What are compromise agreements?
Published: 1 April 2021
Given the ongoing impact of Covid-19 it is no surprise that organisations are having to reassess their operations and in many cases are being forced to make changes to their business models. This may include closing offices or stores, relocating and, sadly, in some cases making staff redundant.
When a company needs to end an employment relationship it may look to do this by seeking a suitable way forward with an employee, often using a type of contract known as a compromise agreement or settlement agreement.
A compromise agreement is a legally binding contract. Under its terms an employee waives the right to pursue any claim or grievance they may have against the employer, in return for which they may receive a compensatory sum (eg in some cases an enhanced redundancy payment). Not all compromise agreements provide for a compensation payment – sometimes an employer may waive its right to take certain action against an employee.
If you are an employee who has been asked to sign a compromise agreement it is important to know what rights you may be giving up, what benefits are being offered and whether they are appropriate as well as understanding any other provisions within the agreement before signing it. Under the Employment (Jersey) Law 2003 an employee must receive independent advice on a compromise agreement. This is very important given that under the agreement you are likely to be waiving statutory employment rights as well as the ability to bring other types of claim against the employer. Commonly the employer will make a contribution towards the cost of obtaining independent legal advice. (Trade union reps and JACS can also assist where disputes arise and the right adviser may depend on the particular circumstances and the nature of a proposed agreement.)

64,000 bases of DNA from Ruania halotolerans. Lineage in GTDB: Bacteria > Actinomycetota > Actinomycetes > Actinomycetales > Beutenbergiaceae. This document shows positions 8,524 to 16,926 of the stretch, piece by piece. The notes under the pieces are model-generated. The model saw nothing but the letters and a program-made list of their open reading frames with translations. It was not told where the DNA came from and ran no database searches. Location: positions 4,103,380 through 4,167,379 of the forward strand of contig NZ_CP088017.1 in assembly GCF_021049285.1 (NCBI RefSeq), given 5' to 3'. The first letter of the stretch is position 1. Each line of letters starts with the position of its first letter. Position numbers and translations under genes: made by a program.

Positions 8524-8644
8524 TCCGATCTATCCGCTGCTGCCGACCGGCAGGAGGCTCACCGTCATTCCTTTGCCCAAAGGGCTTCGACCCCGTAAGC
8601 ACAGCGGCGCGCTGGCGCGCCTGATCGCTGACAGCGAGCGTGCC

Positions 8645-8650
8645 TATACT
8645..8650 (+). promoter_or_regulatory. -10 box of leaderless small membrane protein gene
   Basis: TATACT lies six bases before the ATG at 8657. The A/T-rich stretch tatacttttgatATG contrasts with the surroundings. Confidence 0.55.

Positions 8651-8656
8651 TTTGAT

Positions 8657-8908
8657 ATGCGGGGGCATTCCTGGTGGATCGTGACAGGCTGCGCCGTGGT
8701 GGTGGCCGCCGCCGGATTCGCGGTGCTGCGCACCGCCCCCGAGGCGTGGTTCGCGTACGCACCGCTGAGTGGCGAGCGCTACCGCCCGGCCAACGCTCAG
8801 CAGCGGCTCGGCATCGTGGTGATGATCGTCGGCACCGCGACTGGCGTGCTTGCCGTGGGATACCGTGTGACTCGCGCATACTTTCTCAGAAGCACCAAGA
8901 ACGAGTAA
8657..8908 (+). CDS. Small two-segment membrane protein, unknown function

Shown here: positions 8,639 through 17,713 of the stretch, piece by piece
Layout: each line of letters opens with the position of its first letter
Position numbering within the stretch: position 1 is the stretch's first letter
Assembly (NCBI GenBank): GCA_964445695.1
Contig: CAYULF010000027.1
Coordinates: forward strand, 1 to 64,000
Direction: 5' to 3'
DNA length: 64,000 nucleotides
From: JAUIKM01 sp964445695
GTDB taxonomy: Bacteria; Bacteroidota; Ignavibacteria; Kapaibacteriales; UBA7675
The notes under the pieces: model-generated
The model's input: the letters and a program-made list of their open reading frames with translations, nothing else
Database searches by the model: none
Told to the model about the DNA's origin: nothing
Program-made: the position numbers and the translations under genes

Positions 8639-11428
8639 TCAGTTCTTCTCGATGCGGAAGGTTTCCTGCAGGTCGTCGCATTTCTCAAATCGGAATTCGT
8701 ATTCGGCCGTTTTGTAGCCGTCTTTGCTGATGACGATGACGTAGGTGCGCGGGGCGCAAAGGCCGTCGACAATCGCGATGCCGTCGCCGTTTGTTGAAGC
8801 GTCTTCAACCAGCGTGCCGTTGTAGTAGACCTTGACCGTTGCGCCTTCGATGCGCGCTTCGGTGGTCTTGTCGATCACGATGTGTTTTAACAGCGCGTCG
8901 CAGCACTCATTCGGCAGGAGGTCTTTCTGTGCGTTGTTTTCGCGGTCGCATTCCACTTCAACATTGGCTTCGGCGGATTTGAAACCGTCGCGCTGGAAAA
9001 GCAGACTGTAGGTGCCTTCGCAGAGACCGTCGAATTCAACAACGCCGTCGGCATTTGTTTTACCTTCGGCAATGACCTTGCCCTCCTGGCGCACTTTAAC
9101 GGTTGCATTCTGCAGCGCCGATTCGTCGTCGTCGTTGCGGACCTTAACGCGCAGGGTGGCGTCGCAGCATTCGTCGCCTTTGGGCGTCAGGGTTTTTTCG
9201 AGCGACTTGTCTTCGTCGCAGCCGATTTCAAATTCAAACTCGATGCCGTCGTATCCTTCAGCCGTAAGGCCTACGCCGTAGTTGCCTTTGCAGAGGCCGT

Viberts Employment Team has significant experience helping clients achieve the best outcome when they have been asked to sign compromise agreements. We also understand how challenging the experience can be. If you need advice on a compromise agreement or any other employment matter, please don’t hesitate to contact us.